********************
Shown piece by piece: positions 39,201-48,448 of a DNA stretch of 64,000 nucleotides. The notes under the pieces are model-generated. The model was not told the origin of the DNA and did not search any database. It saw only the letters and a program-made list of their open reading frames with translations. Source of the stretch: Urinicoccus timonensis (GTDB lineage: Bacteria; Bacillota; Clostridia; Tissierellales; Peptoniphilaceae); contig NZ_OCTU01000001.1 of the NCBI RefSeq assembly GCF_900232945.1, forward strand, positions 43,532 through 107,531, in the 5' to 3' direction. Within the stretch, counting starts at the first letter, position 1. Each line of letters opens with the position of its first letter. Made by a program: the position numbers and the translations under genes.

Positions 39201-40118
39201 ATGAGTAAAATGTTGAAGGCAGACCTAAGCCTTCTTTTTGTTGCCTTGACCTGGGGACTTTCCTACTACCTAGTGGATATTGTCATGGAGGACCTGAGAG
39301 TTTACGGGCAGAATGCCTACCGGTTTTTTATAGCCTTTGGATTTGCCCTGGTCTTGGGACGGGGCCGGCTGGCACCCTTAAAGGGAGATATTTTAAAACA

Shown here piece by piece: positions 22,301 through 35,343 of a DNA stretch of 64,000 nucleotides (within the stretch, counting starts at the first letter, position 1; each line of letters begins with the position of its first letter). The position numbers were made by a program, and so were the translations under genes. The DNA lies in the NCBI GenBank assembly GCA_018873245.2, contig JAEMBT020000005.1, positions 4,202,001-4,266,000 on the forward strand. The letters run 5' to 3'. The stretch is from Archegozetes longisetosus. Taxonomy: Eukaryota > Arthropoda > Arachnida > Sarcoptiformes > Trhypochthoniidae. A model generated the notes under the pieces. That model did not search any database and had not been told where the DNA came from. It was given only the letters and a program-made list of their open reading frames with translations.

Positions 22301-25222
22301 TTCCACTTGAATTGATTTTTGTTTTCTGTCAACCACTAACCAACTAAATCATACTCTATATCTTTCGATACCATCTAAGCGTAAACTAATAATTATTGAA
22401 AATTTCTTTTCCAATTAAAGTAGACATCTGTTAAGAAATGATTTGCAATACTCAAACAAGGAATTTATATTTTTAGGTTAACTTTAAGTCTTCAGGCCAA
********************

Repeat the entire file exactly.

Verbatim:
Shown piece by piece: positions 39,201-48,448 of a DNA stretch of 64,000 nucleotides. The notes under the pieces are model-generated. The model was not told the origin of the DNA and did not search any database. It saw only the letters and a program-made list of their open reading frames with translations. Source of the stretch: Urinicoccus timonensis (GTDB lineage: Bacteria; Bacillota; Clostridia; Tissierellales; Peptoniphilaceae); contig NZ_OCTU01000001.1 of the NCBI RefSeq assembly GCF_900232945.1, forward strand, positions 43,532 through 107,531, in the 5' to 3' direction. Within the stretch, counting starts at the first letter, position 1. Each line of letters opens with the position of its first letter. Made by a program: the position numbers and the translations under genes.

Positions 39201-40118
39201 ATGAGTAAAATGTTGAAGGCAGACCTAAGCCTTCTTTTTGTTGCCTTGACCTGGGGACTTTCCTACTACCTAGTGGATATTGTCATGGAGGACCTGAGAG
39301 TTTACGGGCAGAATGCCTACCGGTTTTTTATAGCCTTTGGATTTGCCCTGGTCTTGGGACGGGGCCGGCTGGCACCCTTAAAGGGAGATATTTTAAAACA

Shown here piece by piece: positions 22,301 through 35,343 of a DNA stretch of 64,000 nucleotides (within the stretch, counting starts at the first letter, position 1; each line of letters begins with the position of its first letter). The position numbers were made by a program, and so were the translations under genes. The DNA lies in the NCBI GenBank assembly GCA_018873245.2, contig JAEMBT020000005.1, positions 4,202,001-4,266,000 on the forward strand. The letters run 5' to 3'. The stretch is from Archegozetes longisetosus. Taxonomy: Eukaryota > Arthropoda > Arachnida > Sarcoptiformes > Trhypochthoniidae. A model generated the notes under the pieces. That model did not search any database and had not been told where the DNA came from. It was given only the letters and a program-made list of their open reading frames with translations.

Positions 22301-25222
22301 TTCCACTTGAATTGATTTTTGTTTTCTGTCAACCACTAACCAACTAAATCATACTCTATATCTTTCGATACCATCTAAGCGTAAACTAATAATTATTGAA
22401 AATTTCTTTTCCAATTAAAGTAGACATCTGTTAAGAAATGATTTGCAATACTCAAACAAGGAATTTATATTTTTAGGTTAACTTTAAGTCTTCAGGCCAA